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Hate-Filled Religious Fanatics Find a Home in Kansas Corrections

Hate is a strong word. Many prison employees and DOC officials are contemptuous of or indifferent to the prisoners in their custody. Detention facility staff are sometimes negligent, retaliatory and even abusive,(1) but they seldom display a fanatical hatred toward prisoners. There is, however, one group whose deep burning hatred and extremism are evidently well suited for employment in the criminal justice field.

For those who aren't familiar with Rev. Fred W. Phelps, Sr., the 77-year-old reverend leads the fire-and-brimstone Westboro Baptist Church in Topeka, Kansas.(2) Phelps and his religious clan -- consisting of approximately 80 followers,(3) including numerous members of the Phelps extended family -- have gained national attention through their high-profile protests at funerals of soldiers killed in Iraq.(4)

The Westboro Baptist Church believes that the United States is being punished due to a tolerance of homosexuality;(5) they have various other beliefs, all of which center around such slogans as "God hates fags" and "God hates America."(6) The Phelps clan has also demonstrated at funeral services for gay murder victims (7) and for the 12 West Virginia mine workers killed in an accident earlier this year,(8) and planned to protest at the funerals of five Amish children murdered in Pennsylvania in October 2006.(9)

As one writer put it, the church members "also rejoice in the 9/11 attacks, Hurricane Katrina, the tsunami that devastated Asia two years ago, and AIDS. They believe God hates Santa, Jews, Catholics, Muslims, soldiers, me, and if I had to guess, they probably believe that God hates you."(10) Apparently Phelps and his followers think they are the only people whom God doesn't hate.

The Westboro Baptist Church protests include inflammatory picket signs, name-calling, desecration of the American flag, and an extra helping of Phelps' hate-filled philosophy. Laws have been enacted across the nation to limit such funeral demonstrations,(11) including federal legislation signed into law on May 29, 2006,(12) but such measures risk being struck down by courts on free speech grounds.(13)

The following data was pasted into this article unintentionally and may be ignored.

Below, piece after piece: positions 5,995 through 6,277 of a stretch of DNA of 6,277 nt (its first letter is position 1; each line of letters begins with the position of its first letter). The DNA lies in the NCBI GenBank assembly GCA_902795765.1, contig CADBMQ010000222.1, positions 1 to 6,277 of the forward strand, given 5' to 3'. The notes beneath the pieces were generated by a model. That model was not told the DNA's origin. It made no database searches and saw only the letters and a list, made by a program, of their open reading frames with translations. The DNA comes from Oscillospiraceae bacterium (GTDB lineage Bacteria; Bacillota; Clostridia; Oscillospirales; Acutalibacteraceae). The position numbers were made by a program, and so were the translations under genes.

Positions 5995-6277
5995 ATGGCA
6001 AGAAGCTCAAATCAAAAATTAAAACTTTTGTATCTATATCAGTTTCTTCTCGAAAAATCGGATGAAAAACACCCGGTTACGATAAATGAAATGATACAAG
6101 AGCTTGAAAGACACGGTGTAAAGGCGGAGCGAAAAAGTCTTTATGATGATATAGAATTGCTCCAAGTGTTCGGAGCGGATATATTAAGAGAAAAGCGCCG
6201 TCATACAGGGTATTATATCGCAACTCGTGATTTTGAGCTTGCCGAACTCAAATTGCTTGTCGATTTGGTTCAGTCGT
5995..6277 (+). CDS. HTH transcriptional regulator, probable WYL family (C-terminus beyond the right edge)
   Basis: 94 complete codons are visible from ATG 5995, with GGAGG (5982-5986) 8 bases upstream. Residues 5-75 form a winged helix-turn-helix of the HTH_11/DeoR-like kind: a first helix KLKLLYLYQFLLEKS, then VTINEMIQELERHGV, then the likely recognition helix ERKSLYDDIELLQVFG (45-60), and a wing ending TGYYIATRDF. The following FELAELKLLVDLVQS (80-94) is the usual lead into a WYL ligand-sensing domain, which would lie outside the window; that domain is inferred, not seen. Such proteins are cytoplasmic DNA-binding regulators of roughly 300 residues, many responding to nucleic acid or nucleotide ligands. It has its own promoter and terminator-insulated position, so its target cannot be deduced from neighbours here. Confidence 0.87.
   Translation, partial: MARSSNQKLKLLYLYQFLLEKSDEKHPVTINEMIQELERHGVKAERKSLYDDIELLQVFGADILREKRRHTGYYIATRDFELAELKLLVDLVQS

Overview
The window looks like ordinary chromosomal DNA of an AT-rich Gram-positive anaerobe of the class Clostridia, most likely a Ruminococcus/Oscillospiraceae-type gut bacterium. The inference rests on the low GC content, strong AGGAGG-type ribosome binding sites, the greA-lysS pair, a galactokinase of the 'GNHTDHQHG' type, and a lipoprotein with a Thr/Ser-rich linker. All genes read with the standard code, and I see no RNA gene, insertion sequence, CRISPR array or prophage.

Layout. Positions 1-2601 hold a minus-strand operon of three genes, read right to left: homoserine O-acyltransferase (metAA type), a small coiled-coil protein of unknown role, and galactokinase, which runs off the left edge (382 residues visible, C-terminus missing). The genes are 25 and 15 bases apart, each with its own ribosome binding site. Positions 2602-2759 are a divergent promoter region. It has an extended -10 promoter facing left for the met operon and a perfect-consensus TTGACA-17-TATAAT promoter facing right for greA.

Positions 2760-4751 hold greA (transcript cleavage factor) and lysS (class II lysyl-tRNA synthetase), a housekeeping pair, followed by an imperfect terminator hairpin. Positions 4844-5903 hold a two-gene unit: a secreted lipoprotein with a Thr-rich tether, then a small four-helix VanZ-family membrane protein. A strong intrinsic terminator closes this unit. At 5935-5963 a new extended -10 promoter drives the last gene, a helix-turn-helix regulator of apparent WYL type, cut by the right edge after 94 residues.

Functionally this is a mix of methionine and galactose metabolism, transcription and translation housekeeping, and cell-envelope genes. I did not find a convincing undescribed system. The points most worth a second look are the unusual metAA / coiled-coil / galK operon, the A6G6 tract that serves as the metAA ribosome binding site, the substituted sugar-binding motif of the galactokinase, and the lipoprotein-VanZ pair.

Interestingly, many of the Phelps are attorneys. Patriarch Fred Phelps, Sr., who had a lengthy law career, has been disbarred; eleven of his 13 children are lawyers.(14) More interestingly, six of the Phelps family are or were previously employed by various corrections-related agencies in Kansas.

Margie Phelps, an attorney, currently works for the Kansas Dept. of Corrections as the agency's Director of Re-entry Planning; she attends the group's funeral protests outside of work hours.(15) Her brother, Fred Phelps, Jr., a former parole officer, is a staff attorney with the Kansas DOC.(16) Both Margie and Fred, Jr. were previously temporarily suspended from practicing law following disciplinary action.(17) Margie was arrested during one of the group's protests in May 2004.(18)

Timothy Phelps is presently employed as a spokesman for the Shawnee County Dept. of Corrections.(19) Lee Ann Phelps and Elizabeth Phelps both formerly held positions with the Shawnee County Sheriff's Department,(20) while Abigail Phelps, another active participant in the group's funeral protests, works in the staff development office for Kansas' Juvenile Justice Authority.(21)

Despite their hate-filled, anti-American ranting outside the workplace, the Phelps' personal beliefs apparently do not affect their on-the-job performance. Jack Rickerson, director of the state's human resources department, stated that Margie Phelps' activities outside of work "violated no state policy."(22) Kansas DOC Secretary Roger Werholtz was quoted as saying, "I don't agree with her views," but remarked that Margie Phelps was "a good employee."(23)

Kansas state Senator Jean Schodorf called the situation an embarrassment, noting that members of the Phelps clan employed in corrections "... kind of flaunt that they work for the state and can't be terminated" due to civil service protections.(24)